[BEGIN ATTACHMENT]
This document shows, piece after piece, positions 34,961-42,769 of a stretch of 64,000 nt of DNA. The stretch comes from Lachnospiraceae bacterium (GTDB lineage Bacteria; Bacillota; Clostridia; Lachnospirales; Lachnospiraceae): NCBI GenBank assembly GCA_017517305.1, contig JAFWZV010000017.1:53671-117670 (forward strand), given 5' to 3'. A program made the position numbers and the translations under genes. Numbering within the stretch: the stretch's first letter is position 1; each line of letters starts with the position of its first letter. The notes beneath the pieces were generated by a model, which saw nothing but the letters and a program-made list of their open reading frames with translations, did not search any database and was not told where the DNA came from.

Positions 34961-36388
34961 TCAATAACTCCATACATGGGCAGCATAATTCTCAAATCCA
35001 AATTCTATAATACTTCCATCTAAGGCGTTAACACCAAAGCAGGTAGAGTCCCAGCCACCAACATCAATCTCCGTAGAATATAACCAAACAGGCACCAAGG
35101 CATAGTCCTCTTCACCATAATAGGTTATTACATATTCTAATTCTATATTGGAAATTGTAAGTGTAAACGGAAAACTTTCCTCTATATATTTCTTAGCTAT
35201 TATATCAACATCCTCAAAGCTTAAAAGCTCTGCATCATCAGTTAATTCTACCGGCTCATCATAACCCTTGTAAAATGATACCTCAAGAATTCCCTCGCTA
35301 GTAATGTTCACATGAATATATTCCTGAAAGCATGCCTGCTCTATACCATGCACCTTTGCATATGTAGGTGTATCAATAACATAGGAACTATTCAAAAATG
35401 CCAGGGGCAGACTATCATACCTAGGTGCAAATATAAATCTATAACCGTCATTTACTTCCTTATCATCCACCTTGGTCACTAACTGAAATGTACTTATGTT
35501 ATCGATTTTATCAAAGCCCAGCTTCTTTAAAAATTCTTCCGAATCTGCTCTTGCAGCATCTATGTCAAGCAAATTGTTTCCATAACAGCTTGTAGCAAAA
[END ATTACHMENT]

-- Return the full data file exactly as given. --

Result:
This document shows, piece after piece, positions 34,961-42,769 of a stretch of 64,000 nt of DNA. The stretch comes from Lachnospiraceae bacterium (GTDB lineage Bacteria; Bacillota; Clostridia; Lachnospirales; Lachnospiraceae): NCBI GenBank assembly GCA_017517305.1, contig JAFWZV010000017.1:53671-117670 (forward strand), given 5' to 3'. A program made the position numbers and the translations under genes. Numbering within the stretch: the stretch's first letter is position 1; each line of letters starts with the position of its first letter. The notes beneath the pieces were generated by a model, which saw nothing but the letters and a program-made list of their open reading frames with translations, did not search any database and was not told where the DNA came from.

Positions 34961-36388
34961 TCAATAACTCCATACATGGGCAGCATAATTCTCAAATCCA
35001 AATTCTATAATACTTCCATCTAAGGCGTTAACACCAAAGCAGGTAGAGTCCCAGCCACCAACATCAATCTCCGTAGAATATAACCAAACAGGCACCAAGG
35101 CATAGTCCTCTTCACCATAATAGGTTATTACATATTCTAATTCTATATTGGAAATTGTAAGTGTAAACGGAAAACTTTCCTCTATATATTTCTTAGCTAT
35201 TATATCAACATCCTCAAAGCTTAAAAGCTCTGCATCATCAGTTAATTCTACCGGCTCATCATAACCCTTGTAAAATGATACCTCAAGAATTCCCTCGCTA
35301 GTAATGTTCACATGAATATATTCCTGAAAGCATGCCTGCTCTATACCATGCACCTTTGCATATGTAGGTGTATCAATAACATAGGAACTATTCAAAAATG
35401 CCAGGGGCAGACTATCATACCTAGGTGCAAATATAAATCTATAACCGTCATTTACTTCCTTATCATCCACCTTGGTCACTAACTGAAATGTACTTATGTT
35501 ATCGATTTTATCAAAGCCCAGCTTCTTTAAAAATTCTTCCGAATCTGCTCTTGCAGCATCTATGTCAAGCAAATTGTTTCCATAACAGCTTGTAGCAAAA